Filling large planters with your favourite flowers is a great way to create maximum interest in your outside space. But there are a few things to consider before you get started. Our handy guide reveals the tried and tested ways to successfully plant flowers in large planters.
Important things to consider before you plant flowers in large planters
- Location – think about which flower varieties you plan to plant. Are they sun-worshippers or shade lovers? Position your large planter in a location that will enable your flowers to thrive.
- Choice of flowers – if you plan to combine a few varieties it’s best to choose a range of flowers that enjoy the same conditions. Avoid pairing plants that enjoy full sun and lots of drainage with those that require shade and moist soil.
- Which planter? Planters come in all shapes, sizes and colours. Pick plant pots and containers that will complement the flowers that you plan to plant and don’t be afraid to experiment with different planter heights and widths.
- Drainage. To help your flowers bloom, always choose planters with drainage holes in the bottom and ideally, add some extra drainage material.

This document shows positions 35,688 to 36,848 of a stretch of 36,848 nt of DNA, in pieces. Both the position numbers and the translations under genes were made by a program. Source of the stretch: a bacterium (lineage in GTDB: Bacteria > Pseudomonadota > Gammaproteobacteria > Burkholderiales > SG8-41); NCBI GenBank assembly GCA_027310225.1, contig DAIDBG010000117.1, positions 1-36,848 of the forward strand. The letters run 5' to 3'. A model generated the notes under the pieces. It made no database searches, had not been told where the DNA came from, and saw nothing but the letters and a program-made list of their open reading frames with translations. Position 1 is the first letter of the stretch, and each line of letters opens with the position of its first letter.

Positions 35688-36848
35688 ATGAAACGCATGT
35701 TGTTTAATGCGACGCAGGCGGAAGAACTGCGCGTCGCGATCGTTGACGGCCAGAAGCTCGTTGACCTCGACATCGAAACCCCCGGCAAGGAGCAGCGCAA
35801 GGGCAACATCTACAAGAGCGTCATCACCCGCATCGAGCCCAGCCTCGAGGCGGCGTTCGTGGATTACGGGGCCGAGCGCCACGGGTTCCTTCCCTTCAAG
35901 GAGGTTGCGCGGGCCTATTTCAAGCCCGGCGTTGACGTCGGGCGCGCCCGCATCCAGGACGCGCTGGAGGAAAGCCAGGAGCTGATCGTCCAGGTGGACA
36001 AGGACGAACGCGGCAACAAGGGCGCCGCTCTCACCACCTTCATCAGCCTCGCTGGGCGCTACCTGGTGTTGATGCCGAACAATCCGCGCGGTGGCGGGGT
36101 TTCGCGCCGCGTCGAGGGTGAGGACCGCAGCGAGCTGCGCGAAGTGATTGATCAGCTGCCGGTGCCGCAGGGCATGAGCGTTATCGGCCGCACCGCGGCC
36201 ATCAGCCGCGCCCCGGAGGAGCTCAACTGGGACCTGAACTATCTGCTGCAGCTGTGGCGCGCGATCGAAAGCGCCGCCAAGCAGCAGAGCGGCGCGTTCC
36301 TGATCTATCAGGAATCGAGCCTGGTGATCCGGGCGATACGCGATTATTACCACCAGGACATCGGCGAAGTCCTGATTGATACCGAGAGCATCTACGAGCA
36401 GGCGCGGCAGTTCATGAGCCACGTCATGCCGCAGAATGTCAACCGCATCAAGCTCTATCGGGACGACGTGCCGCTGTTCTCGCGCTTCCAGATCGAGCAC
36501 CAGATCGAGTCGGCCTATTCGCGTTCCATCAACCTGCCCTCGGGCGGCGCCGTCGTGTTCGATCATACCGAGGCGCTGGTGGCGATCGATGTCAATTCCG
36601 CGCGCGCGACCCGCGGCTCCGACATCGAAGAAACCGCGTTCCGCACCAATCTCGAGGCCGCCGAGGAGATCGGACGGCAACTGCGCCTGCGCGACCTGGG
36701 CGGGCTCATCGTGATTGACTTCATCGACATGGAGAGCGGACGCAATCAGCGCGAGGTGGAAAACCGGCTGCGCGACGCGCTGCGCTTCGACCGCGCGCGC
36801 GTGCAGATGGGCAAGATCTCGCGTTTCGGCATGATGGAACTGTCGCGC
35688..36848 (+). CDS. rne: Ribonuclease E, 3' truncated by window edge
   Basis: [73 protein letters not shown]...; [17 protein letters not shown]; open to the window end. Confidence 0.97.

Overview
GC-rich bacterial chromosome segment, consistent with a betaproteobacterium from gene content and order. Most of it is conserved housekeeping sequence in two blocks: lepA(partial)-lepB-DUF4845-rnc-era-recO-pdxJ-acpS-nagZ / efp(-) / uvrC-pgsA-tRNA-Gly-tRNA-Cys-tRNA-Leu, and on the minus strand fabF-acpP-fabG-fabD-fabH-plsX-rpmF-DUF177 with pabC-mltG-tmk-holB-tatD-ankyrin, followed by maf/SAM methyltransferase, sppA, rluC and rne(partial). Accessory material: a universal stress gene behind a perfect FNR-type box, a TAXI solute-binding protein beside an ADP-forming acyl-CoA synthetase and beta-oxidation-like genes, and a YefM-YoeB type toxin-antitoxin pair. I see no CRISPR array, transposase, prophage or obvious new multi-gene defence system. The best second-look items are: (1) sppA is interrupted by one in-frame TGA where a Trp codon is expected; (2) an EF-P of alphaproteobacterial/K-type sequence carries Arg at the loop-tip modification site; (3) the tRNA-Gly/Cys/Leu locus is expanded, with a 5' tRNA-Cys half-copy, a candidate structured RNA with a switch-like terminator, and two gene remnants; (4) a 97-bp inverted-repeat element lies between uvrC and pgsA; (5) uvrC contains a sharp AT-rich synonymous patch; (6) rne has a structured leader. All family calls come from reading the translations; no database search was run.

Find more tips on what to put at the bottom of a planter for drainage in our helpful blog.
How to fill the bottom of a large planter
When you plant flowers in a large planter it can become extremely heavy. Because of this, it’s a good idea to fill the lower third of the planter with filler material before adding any compost and soil. Not only does this lighten the weight of the planter, it also reduces how much soil you will need to use. Plus, filler materials will also help provide extra drainage.
To fill the bottom of a large planter, simply use one or more of the following materials:
- Styrofoam packing peanuts
- Natural materials e.g. bark, pine cones, twigs
Always opt for non-toxic materials that will not disintegrate quickly.
Add a layer of weed control fabric or newspaper between the filler material and compost.
Top tips of how to plant flowers in a large planter
1. Position your planter before filling it. Large planters become very heavy once filled with soil and plants, so position your planter in its final location before getting started.
2. Water your plants thoroughly before you position them in the large planter.
3. Consider the direction that your planter will face and whether you will see all sides of the planter, or for example, just the front. This will help determine how to position your plants.
4. Plant the largest plant first. As a rule of thumb, when planting flowers in large planters, you should always position your largest plants first. This ensures that the largest plant is given enough planting space. You can then fill in any gaps with smaller plants.
5. It’s best to plant each plant at around the same depth as the original pot that it was previously growing in. Place each plant into a large planter and then firm with soil.
How to arrange flowers in a large planter
There is a tried and tested way to arrange flowers in a large planter. In fact, gardeners have been using the process of choosing a thriller, fillers and spillers to arrange flowers in large planters, containers and hanging baskets for years. So what is it all about?